Hundreds of thousands of tonnes of glass are being stockpiled and landfilled instead of being recycled, threatening to seriously damage the community’s faith in the billion-dollar recycling industry.
Key industry insiders interviewed by Four Corners have described an “unsustainable situation” with glass which has “nowhere to go” because there is “no viable market”.
Australia consumes about 1.36 million tonnes of glass packaging per year: wine and beer bottles, glass jars and containers.
Glass consumption is at its highest in New South Wales, which produces about 460,000 tonnes of used glass per year.
One recycling company, Polytrade, has decided to go public in an effort to raise awareness about the issues being faced by industry due to what it describes as a failure of regulation.
“We are back in the dark age and we don’t know what to do. We are receiving more and more glass with nowhere to go,” Polytrade Rydalmere manager Nathan Ung told Four Corners.
“The predicament at the moment is there’s no viable market anymore, there’s nowhere for the glass to go.”
It is currently cheaper to import glass bottles than recycle them.
‘We don’t know what to do with it’
Polytrade says the regulator, NSW Environmental Protection Authority (EPA), is aware of the problem.
Recycling companies in NSW are prohibited from stockpiling large amounts of material due to limits placed by the EPA.
Exacerbating the situation, recycling companies are locked into long-term contracts with local councils, some as long as 10 years. The recycling industry is also experiencing a commodity price slump.
Now, hundreds of thousands of tonnes of close to worthless used glass have been accumulating.
“We’re dumbfounded because we’re receiving glass every day, we don’t know what to do with it,” Mr Ung said.
“We’re forced to stockpile it, and yet there’s an EPA regulation that there’s a stockpile ruling that we can’t stockpile to a certain amount.”
In an unprecedented move, Polytrade agreed to open up its warehouses to show Four Corners just how bad the situation is.
Four Corners has recorded images of glass stored in giant bags in massive warehouses.
Polytrade keeps its glass bagged and undercover, to prevent leaching into the ground, but Four Corners has discovered another company, an industry giant, has a massive stockpile of glass kept outdoors – a mountain of material sprouting weeds.
The situation with glass recycling has reached “crisis” point in New South Wales, with one waste industry consultant describing it as “a perfect storm” of negative conditions.
Confidential report reveals ‘unprecedented’ crisis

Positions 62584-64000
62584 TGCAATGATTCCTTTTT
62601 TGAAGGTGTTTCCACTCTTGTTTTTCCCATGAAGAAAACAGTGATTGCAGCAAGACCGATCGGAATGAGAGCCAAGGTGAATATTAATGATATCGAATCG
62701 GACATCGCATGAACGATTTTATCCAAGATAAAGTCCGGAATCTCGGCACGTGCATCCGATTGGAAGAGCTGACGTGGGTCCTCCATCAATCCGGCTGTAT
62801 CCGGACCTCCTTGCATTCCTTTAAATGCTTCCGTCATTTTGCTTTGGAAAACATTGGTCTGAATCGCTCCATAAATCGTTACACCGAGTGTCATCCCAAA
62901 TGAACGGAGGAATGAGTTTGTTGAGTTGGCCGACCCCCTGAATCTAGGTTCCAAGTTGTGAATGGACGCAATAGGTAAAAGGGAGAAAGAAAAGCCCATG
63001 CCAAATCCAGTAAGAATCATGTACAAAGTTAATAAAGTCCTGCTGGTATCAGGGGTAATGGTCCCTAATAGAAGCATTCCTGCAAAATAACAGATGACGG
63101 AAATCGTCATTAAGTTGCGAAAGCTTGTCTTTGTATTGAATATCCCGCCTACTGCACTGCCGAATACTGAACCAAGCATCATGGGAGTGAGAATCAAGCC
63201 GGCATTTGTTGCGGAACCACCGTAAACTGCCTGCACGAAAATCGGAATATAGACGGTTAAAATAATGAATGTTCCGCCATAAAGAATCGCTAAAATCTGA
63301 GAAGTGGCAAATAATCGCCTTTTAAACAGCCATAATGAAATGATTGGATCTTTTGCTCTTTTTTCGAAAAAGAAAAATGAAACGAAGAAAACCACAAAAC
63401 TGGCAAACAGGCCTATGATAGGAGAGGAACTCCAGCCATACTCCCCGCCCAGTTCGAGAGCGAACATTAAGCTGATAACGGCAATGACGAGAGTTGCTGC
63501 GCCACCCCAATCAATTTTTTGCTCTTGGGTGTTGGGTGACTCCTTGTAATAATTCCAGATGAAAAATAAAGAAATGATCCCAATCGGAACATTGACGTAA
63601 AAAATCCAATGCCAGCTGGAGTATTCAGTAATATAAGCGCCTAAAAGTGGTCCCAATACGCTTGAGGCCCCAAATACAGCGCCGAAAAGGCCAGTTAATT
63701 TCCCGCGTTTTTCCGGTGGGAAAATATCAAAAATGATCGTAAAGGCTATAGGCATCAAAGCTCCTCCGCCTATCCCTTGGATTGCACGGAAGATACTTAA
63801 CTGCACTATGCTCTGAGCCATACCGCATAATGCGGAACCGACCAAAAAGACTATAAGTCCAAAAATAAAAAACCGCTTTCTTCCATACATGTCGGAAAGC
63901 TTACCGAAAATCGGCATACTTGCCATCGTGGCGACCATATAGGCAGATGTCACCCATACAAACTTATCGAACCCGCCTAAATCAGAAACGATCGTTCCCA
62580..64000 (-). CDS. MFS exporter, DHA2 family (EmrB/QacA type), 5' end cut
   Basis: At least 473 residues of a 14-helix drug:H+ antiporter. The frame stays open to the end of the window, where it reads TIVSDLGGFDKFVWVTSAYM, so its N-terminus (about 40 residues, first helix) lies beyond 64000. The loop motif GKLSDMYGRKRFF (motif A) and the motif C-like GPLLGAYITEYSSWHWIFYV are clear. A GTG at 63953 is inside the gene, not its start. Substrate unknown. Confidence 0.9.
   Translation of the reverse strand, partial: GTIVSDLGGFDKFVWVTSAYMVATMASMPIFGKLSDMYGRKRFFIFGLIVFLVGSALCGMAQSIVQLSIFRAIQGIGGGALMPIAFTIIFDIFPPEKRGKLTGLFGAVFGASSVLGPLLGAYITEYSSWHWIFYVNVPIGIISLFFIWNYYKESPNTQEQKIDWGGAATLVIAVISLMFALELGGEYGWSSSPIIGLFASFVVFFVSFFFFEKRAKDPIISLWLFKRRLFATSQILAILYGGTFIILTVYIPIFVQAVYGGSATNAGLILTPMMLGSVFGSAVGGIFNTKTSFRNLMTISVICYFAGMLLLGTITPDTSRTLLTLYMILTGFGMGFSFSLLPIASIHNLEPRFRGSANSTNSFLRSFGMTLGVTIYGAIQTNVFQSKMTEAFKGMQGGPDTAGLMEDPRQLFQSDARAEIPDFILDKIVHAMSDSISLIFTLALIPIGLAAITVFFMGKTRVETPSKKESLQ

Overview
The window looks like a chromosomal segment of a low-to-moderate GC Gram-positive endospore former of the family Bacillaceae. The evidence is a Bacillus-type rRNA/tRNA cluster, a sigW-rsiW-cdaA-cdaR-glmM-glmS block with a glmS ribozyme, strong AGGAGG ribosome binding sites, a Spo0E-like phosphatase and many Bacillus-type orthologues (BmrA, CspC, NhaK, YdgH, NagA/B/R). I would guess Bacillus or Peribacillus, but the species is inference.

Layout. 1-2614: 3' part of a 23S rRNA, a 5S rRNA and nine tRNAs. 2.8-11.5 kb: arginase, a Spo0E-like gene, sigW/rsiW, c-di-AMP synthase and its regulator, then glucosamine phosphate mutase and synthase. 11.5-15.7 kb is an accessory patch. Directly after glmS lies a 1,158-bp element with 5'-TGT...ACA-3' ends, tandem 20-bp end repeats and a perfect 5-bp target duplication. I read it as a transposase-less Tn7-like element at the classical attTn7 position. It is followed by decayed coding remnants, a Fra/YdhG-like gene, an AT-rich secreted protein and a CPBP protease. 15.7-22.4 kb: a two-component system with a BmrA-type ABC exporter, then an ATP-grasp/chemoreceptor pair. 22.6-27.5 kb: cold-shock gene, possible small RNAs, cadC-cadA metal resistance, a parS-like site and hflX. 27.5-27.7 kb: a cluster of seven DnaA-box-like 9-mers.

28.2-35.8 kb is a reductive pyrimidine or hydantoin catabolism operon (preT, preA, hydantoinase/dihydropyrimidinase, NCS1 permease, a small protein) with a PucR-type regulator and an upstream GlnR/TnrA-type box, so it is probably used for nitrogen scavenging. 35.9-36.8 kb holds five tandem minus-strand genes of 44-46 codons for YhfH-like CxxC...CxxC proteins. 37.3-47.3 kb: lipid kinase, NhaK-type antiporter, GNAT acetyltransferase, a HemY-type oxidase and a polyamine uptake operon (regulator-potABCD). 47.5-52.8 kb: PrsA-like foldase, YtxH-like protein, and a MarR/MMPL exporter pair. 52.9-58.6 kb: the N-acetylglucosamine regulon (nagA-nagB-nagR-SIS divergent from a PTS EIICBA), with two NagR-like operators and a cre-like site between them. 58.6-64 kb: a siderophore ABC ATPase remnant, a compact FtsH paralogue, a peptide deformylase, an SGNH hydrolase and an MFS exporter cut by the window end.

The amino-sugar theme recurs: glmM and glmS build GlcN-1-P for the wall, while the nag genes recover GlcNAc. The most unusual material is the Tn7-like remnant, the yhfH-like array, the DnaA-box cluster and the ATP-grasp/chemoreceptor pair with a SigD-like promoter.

Four Corners has obtained a damning confidential report, commissioned by industry and provided to the NSW EPA in 2017.
It reveals substantial stockpiling of used glass.
The report reveals:
- With increasing freight costs, the economic viability of sorting and transporting glass is marginal in many rural areas.
- While politically unacceptable, the increasingly attractive option for regional/rural areas is to landfill glass locally.
- Multiple Australian states are experiencing the glass market downturn.
The report stresses the “need for a coordinated response to this unprecedented situation” from governments and regulators to stop the situation from worsening.
It also warns of the “possibility of negative publicity, which can seriously damage the community’s confidence in recycling” if the truth becomes known.
Recycling industry is in survival mode
Australian Council of Recycling (ACOR) president Grant Musgrove broke industry ranks to talk about recycling in Australia.
He likened the situation to the decline of the mining industry.
“We have government inaction plus a perfect storm with low commodity prices,” he said.
“You’ve got governments taking landfill levy and not allocating it for their intended purpose.
“Regulations that aren’t strong enough to give support to legitimate operators, good operators. We don’t have the support for those.”
Mr Musgrove said there needed to be a more coordinated effort by state and federal governments.
“Some governments are very responsive and are doing everything they can, and some governments are caught napping or simply hope it would all go away,” he said.
In Victoria, Mr Musgrove said “hundreds of millions of dollars being raised as revenue from the landfill levy” was not being spent.
“Recycling is effectively being taxed to prop up a state government budget,” he said.
Mr Musgrove hit out at regulators and governments, calling for action to be taken before the crisis becomes a disaster.
“There’s no incentive to invest and there’s no co-investment by government, or very, very limited co-investment by government,” he said.
“It costs jobs, it costs companies.
“We need ministers to bang their heads … together and come up with a national strategy, a national coordinated response.”